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In honor of Pet Dental Health Month, I decided to look at our dog’s teeth.  They looked great.  We have cats too, so I trotted up to take a look at their teeth and was shocked!  Loads of plaque.  Dammit!  I originally thought there was no easy solution to tarter, our cats are going to have to go under and have their teeth cleaned and this makes me very uncomfortable at their age.

Anesthesia and Pets

I’m uncomfortable with putting humans and animals under unless absolutely necessary.  It’s unnatural and just another opportunity to pump poisons in our body.  I’m trying to limit that with our pets.

Pet Insurance and Teeth Cleaning

Teeth cleaning falls under the category of routine care and isn’t covered by our pet insurance so it’s important to keep our dogs’ teeth clean.

Keeping Teeth Clean by Dr. Alinovi, DVM

My next ‘call’ is going to be to my favorite holistic veterinarian, Dr. Alinovi who recommends…

  • Feed good food.
  • Let them chew on antlers and raw bones. There are many companies carrying elk, moose and deer antler. Larger pieces cut crosswise act as a pumice to clean the teeth.  More expensive antler are much heavier/denser and will chew longer.

You can follow Dr. Alinovi too at www.DinnerPAWsible.com, www.vintagedoggiespa.com, Twitter: DPDrCathy

We can’t give our dogs raw bones or antlers, because they’re such strong chewers that they destroy each and I worry about them breaking a tooth (which would be covered by pet insurance), requiring even more expensive care.  But I do have friends who have moderate chewers who can make an antler last for months.

Other Dog Parents

Joan Hunter Mayer, of the Inquisitive Canine, was kind enough to share what she’s learned about caring for Poncho’s teeth:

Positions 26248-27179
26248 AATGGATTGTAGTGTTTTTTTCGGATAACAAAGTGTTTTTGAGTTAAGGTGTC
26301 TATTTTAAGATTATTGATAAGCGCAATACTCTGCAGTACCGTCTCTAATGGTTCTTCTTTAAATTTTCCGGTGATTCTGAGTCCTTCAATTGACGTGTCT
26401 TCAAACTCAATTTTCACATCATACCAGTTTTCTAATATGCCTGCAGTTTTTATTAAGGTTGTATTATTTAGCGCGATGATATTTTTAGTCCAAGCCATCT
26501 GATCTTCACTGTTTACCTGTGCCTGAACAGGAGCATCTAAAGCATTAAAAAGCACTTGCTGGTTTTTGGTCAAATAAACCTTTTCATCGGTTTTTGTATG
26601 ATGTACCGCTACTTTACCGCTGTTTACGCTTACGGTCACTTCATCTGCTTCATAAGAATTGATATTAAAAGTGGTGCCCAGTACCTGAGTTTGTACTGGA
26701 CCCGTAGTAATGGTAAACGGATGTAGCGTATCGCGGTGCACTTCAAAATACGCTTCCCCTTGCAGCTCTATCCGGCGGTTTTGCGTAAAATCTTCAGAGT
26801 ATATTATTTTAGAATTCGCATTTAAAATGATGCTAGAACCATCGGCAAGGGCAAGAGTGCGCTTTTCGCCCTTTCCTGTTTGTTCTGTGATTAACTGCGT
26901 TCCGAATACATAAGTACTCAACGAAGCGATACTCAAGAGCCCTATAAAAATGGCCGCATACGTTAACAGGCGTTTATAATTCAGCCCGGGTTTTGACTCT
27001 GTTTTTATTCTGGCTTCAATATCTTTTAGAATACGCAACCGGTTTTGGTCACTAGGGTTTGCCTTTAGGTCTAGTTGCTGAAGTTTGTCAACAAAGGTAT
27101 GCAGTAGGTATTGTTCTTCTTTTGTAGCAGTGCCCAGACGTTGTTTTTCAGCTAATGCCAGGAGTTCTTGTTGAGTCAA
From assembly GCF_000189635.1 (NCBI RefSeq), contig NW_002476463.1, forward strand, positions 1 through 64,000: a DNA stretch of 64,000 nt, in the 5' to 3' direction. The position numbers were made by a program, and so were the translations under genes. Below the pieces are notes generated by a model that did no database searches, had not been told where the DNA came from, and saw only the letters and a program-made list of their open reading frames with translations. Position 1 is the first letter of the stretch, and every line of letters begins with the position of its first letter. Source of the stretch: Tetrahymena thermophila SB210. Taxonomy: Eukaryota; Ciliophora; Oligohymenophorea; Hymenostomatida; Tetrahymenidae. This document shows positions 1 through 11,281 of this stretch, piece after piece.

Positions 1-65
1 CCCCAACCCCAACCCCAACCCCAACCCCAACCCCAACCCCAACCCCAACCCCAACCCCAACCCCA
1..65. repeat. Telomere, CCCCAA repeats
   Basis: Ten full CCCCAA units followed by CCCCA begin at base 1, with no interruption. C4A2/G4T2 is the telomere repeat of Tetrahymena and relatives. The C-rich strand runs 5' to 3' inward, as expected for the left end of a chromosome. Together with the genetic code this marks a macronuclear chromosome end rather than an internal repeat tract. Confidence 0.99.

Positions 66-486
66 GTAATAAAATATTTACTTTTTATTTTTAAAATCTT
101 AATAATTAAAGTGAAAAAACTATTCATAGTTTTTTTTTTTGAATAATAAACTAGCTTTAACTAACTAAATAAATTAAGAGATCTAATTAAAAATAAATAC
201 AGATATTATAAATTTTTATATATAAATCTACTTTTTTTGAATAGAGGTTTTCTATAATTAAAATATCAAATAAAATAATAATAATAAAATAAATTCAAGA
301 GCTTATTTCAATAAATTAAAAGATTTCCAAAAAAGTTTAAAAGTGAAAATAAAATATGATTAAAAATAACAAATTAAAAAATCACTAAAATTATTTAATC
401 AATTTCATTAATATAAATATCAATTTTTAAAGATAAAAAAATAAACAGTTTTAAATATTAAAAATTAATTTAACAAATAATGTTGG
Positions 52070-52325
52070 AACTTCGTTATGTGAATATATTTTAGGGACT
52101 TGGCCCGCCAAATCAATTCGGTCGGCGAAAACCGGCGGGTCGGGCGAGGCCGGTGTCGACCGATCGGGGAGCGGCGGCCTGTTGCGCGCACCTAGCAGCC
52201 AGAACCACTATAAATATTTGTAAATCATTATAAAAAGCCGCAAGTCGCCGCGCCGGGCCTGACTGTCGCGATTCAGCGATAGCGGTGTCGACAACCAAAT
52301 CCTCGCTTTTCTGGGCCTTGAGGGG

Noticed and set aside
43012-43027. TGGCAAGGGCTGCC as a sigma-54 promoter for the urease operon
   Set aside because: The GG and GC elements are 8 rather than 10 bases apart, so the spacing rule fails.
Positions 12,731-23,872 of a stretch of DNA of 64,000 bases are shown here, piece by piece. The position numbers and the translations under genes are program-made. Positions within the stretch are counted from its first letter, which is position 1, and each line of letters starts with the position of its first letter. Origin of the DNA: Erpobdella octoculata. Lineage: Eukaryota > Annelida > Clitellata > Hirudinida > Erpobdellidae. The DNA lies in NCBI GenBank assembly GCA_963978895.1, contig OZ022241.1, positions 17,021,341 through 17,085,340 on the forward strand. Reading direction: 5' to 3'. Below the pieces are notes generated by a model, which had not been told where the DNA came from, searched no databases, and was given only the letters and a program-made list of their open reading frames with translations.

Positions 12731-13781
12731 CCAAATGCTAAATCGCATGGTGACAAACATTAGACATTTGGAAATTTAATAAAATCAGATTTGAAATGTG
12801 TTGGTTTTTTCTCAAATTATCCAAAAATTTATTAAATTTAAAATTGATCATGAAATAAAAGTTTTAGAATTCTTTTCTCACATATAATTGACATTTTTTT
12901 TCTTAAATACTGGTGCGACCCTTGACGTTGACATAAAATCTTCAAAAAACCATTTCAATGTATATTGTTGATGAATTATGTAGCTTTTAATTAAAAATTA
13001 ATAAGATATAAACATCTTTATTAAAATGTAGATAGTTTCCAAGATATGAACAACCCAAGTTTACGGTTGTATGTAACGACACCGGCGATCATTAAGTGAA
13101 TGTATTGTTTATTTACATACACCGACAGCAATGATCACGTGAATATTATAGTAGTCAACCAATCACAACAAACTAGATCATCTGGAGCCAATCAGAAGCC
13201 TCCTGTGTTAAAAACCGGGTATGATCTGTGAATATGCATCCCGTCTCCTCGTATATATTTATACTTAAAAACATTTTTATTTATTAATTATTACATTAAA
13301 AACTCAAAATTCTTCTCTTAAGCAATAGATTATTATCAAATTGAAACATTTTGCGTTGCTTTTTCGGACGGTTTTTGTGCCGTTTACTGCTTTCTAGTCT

You can brush your dog’s teeth any time of day, it doesn’t have to be after meals like us humans. A dogs mouth and all that’s in it is different from ours, so it’s not a concern.

  • Use an angled brush to help with the shape of their mouth and the movement of our wrists/hands.
  • Only need to brush the anterior portion of their teeth, not the inside – it’s difficult and not very effective.
  • With one hand, keep the dogs muzzle closed and insert the brush between the inside flesh of the muzzle and teeth – similar to us keeping our mouths closed while we brush.
  • Brush in a horizontal action – unlike us that are supposed to in a circular fashion.

What I Found to Beat the Plaque (it works!!!)

I’m lucky, because our dogs have fantastic teeth, but that doesn’t mean that we shouldn’t care for them.  I tried a product that you just put in the pet water dishes – the cats boycotted the water (are you trying to poison us?).  So I kept looking.

I was soon introduced to a great product called PlaqClnz Daily Treatment Gel and started using it on our cats’ teeth, heavy plaque, and I saw an improvement in less than 3 days; the plaque was coming off!  I rub a drop of the gel on our cats’ teeth (they hate it, but it’s fast) and their mouth does the rest.  It’s great for dogs and cats.

I also stumbled on a post about flossing our dog’s teeth, by Nikki Moustaki.  I couldn’t imagine this working with our dogs for long, but it’s definitely an option for dog parents with very patient and well behaved dogs.


What is your dental routine with our dogs?  Do you use any products that work?

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